For the impatient ones, I put them all into a RAR compressed file here (51 Megs)
A Model 220 company film can be had here
Tuesday, September 6, 2016
Monday, September 5, 2016
The McDonnell Aircraft Model 220. After McAir lost the contract for the UTX/UCX, the 119 was rebranded as the 220 and marketed as a small, short haul airliner/business jet. Sadly, no orders were forthcoming. Credit: Greater St. Louis Air and Space Museum
Personal note: I have loved this aircraft since I first saw it's sleek lines in Bldg. 42, when I joined the McAir Flight Test Dept. in 1963. This "Baby 707" sat in the corner of the hanger for several years and I got to "fondle" her many times and even went inside the cabin twice! Over the years, I collected everything I could find on her; so. stay tuned!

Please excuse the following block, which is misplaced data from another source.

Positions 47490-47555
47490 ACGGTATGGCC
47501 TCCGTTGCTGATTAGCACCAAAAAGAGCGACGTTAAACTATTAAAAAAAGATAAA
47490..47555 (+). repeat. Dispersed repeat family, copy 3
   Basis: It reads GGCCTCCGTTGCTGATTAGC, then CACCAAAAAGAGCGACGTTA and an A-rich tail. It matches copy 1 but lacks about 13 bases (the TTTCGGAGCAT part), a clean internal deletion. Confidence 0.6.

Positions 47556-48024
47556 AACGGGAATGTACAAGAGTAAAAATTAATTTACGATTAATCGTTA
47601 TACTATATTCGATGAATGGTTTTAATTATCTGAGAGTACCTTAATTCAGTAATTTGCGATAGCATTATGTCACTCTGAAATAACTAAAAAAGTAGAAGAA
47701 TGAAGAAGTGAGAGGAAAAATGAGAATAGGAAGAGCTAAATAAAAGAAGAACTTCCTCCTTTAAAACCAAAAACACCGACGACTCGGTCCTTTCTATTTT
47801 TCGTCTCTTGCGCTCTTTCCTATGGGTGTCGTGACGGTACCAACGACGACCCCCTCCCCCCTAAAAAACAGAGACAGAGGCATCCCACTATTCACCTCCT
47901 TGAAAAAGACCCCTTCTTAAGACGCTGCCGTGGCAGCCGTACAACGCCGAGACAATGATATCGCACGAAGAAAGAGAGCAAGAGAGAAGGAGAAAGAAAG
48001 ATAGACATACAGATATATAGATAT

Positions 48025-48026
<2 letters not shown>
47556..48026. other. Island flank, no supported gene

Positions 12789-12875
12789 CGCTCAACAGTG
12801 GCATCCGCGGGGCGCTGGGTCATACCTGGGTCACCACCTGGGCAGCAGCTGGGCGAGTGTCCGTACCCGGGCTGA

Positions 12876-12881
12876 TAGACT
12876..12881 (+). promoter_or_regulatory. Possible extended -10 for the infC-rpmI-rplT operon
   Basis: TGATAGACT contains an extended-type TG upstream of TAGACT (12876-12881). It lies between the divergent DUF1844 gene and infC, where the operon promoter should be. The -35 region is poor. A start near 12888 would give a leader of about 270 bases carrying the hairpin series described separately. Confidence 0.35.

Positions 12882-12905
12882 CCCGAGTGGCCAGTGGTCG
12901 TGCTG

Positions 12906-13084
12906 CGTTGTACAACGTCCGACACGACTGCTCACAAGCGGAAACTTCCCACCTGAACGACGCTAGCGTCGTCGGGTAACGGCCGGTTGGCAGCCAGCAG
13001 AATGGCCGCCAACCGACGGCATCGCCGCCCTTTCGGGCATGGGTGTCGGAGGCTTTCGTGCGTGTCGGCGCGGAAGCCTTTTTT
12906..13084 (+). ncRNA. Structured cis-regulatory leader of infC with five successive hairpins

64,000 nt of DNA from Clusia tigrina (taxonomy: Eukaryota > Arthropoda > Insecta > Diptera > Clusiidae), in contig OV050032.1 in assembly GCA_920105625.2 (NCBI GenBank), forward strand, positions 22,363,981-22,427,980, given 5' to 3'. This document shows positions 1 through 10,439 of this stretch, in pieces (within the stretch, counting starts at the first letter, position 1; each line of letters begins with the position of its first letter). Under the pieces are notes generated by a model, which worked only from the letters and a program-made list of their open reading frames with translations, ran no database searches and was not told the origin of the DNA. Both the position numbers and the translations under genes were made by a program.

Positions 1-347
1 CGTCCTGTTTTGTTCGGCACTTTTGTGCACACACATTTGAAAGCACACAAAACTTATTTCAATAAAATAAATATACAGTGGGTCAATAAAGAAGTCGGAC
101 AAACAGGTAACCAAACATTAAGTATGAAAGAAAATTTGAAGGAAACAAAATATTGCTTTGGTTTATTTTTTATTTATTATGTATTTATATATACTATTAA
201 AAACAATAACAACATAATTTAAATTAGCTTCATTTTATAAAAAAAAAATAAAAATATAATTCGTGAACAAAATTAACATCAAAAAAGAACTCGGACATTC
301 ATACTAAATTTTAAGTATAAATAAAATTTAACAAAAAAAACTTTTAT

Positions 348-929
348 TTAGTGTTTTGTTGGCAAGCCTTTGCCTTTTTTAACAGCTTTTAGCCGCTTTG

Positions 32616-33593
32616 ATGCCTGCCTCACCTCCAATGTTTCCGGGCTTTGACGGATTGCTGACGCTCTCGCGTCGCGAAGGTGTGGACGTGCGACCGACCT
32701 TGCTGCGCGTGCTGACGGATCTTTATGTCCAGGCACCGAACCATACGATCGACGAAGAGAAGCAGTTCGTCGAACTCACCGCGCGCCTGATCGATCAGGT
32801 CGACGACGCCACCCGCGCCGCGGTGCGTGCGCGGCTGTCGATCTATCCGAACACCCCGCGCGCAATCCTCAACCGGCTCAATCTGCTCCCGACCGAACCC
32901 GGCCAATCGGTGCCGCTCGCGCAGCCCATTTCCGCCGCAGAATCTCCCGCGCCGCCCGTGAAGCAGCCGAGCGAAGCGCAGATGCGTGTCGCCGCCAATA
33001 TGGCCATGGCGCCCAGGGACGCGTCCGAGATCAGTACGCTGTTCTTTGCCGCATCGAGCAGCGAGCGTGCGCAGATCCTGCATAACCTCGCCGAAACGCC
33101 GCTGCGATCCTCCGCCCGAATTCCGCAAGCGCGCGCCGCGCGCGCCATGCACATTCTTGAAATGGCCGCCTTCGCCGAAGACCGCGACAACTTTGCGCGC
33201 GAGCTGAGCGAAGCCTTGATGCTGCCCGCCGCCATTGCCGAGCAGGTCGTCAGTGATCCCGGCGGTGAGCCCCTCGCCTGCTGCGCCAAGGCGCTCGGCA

Sunday, September 4, 2016
The McDonnell Aircraft Model 119. McAir’s answer to the U.S. Air Force's Utility-Trainer Experimental/Utility-Cargo Experimental contract (UTX/UCX) for a small, four engine, multipurpose, utility aircraft.
(The Lockheed Jetstar won the competition and reportedly lost a lot of money on the projet as sufficient orders never came through!). Interestingly, Old Man MAC bought a Jetstar and liked it very much! See here.
Credit: Greater St. Louis Air and Space Museum and Aviation Archives
Saturday, September 3, 2016
Current photos of the number one Harrier (Tail Number 158394)(N704NA) as it is today, taken by Ken Acosta, at the Aviation Challenge Museum in Huntsville AL. Credit Ken Acosta via George J. Salerno